Aldeburgh Festival keeps its cutting-edge as it explores new territory
- Credit: Archant
Planning for this year’s Aldeburgh Festival is now well under way. Arts editor Andrew Clarke spoke to chief executive Roger Wright about how the festival is changing with the times
This year’s Aldeburgh Festival has a feel of a major cultural event that has been given a thorough spring clean. It has the same look, the same special atmosphere, the same quality when it comes to performers and events but it feels brighter, more colourful, more embracing than it has been for many years.
It’s a festival that is determined to reinvent itself for the modern age and make some more friends while doing it. The cultural and geographical reach of this year’s festival is also rather impressive. The programme includes everything from new opera, live music accompaniment to silent film, a bandstand on Aldeburgh beach, cutting edge contemporary art, a thriving fringe festival at The Pumphouse and an audacious car park concert in Ipswich.
This is in addition to a celebration/introduction to the work of veteran composer Pierre Boulez, an exploration of world music, George Benjamin is artist-in-residence and this year also sees a revival of Benjamin Britten’s only full-length ballet score The Prince of the Pagodas.
This is also the first festival produced under the auspices of new chief executive Roger Wright and he has announced a desire for the festival to spread its wings geographically as well as culturally. As a result the festival will be stretching its influence out from the Snape Maltings Concert Hall and staging events in a variety of different venues including Blythburgh and Aldeburgh churches, the Jubilee Hall and Aldeburgh Cinema.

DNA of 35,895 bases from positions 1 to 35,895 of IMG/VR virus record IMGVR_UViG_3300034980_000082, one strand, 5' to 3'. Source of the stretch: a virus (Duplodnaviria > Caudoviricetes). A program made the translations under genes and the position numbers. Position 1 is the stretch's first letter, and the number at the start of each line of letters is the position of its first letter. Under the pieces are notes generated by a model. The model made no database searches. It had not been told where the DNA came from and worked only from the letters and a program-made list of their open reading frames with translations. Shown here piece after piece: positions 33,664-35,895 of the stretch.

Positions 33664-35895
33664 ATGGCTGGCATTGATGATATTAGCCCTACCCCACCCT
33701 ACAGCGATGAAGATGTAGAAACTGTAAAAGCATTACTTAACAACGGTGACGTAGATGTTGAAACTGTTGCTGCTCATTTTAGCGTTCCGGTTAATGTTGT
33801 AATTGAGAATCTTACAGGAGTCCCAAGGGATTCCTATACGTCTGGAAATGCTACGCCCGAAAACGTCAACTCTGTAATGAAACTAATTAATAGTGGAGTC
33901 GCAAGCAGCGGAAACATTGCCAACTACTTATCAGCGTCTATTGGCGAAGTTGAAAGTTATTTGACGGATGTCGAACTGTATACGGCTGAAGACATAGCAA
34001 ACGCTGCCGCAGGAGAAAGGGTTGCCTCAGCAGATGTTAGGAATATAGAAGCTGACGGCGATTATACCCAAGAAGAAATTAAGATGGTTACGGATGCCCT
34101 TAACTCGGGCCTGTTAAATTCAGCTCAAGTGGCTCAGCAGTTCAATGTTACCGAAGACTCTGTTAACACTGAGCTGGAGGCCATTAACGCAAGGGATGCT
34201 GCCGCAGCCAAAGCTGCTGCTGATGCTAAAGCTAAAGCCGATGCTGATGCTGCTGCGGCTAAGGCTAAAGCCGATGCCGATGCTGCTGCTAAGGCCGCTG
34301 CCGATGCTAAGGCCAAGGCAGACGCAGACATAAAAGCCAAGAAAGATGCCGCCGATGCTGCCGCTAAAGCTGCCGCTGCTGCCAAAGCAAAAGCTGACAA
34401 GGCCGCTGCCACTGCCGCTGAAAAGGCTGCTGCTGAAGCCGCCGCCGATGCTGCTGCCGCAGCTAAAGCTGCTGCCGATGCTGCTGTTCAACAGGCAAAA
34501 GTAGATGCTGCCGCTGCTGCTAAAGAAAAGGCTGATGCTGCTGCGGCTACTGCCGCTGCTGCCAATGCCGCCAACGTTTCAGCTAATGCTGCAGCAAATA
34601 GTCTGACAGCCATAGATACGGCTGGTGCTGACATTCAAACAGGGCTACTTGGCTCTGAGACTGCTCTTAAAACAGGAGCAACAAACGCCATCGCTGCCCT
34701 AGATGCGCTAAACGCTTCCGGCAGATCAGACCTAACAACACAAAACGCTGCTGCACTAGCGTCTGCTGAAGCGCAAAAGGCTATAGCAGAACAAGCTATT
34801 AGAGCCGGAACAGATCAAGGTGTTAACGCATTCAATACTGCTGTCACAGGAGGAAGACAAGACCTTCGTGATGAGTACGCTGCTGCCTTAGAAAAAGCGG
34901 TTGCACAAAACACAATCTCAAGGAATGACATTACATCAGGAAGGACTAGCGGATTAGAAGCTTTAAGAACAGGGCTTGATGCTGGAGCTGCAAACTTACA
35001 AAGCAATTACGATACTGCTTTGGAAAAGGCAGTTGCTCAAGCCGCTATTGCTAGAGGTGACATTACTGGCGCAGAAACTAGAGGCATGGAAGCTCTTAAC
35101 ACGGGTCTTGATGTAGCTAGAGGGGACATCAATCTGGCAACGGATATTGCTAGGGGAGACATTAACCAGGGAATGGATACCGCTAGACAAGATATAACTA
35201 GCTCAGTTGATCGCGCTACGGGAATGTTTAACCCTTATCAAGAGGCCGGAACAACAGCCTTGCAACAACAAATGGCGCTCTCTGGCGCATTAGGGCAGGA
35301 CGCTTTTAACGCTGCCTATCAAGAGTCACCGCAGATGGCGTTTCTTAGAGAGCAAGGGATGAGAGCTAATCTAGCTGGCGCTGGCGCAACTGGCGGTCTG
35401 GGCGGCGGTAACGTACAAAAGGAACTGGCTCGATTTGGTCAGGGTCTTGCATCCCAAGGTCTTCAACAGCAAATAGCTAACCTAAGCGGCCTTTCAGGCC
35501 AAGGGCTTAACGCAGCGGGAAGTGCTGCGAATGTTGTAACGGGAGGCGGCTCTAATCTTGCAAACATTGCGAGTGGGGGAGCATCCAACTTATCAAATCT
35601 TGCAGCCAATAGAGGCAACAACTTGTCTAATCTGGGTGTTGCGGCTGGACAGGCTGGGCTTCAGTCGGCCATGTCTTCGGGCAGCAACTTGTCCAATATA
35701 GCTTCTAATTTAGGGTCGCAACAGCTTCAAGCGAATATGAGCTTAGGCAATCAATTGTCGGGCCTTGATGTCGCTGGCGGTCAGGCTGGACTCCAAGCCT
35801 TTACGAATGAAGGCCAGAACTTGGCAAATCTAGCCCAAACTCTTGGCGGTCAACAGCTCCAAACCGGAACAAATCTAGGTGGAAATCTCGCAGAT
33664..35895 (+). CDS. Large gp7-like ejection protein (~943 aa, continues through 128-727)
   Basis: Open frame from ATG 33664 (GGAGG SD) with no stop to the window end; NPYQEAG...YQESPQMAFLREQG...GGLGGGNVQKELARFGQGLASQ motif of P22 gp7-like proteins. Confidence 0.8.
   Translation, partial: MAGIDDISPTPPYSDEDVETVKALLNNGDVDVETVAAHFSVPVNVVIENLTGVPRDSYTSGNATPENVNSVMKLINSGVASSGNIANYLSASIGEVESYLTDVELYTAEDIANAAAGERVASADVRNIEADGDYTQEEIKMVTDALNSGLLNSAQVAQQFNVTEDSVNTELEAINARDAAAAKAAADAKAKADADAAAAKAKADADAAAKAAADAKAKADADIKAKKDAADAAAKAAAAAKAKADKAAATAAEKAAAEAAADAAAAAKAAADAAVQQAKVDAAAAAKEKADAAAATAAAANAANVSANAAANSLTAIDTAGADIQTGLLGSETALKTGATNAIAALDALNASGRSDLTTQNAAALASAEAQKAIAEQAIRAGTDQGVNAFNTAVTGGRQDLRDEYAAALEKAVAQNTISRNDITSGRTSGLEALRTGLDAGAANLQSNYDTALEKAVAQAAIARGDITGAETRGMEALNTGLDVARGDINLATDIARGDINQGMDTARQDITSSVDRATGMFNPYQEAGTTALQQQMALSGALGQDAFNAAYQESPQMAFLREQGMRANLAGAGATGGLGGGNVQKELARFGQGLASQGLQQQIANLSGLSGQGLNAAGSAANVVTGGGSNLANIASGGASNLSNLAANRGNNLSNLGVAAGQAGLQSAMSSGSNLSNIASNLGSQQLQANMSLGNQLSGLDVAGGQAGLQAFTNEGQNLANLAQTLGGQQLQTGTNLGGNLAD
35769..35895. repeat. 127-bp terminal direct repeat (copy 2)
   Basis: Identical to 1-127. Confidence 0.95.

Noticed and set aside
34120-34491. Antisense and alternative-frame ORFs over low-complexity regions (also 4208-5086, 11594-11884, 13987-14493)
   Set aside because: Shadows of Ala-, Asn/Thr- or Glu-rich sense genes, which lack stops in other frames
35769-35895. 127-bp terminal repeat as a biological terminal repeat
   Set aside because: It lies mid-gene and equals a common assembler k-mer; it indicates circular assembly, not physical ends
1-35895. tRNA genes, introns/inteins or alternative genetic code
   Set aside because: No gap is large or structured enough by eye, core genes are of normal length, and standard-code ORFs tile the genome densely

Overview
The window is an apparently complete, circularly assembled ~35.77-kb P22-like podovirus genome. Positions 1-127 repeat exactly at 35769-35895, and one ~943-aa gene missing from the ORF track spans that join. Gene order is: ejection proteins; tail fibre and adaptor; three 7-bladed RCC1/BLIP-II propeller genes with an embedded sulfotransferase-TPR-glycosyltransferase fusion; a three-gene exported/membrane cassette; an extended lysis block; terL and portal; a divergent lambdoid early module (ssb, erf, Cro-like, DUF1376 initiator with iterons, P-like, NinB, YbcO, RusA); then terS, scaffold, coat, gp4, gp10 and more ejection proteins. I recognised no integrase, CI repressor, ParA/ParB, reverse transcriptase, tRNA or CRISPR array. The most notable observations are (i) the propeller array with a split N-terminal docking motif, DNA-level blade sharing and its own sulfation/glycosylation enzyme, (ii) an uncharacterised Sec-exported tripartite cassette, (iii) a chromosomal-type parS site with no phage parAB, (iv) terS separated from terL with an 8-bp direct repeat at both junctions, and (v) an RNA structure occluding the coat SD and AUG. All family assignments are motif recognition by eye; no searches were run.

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For the first time, the Aldeburgh Festival will be staging a major concert in Ipswich. The intriguingly-named Multi-Story Orchestra will be performing a 45-minute concert in an Ipswich car park – creating a programme around Copland’s Appalachian Spring.
Mr Wright said that one of the strengths of the Aldeburgh Festival was its ability to bring world-class talent together for a fortnight of creativity on the Suffolk coast.
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“The festival has this ability to attract extraordinary international artists. It is pretty amazing that in this two-week period you get the range and diversity of musical experience in places where you wouldn’t normally expect that range and diversity to appear.
“The other important factor is that although this is the 68th Aldeburgh Festival, the vision of the festival has remained largely unchanged since 1948 when Britten founded it – although the world and the circumstances surrounding it have changed enormously.
“The focus of the festival remains squarely on that sense of continuity between the composer, the performer and the listener and it is very important that new music remains at the heart of the event and this audience will fall happily into the arms of Bach, Haydn or Schubert but are equally happy to accompany us on a journey to different sorts of music that they don’t know.”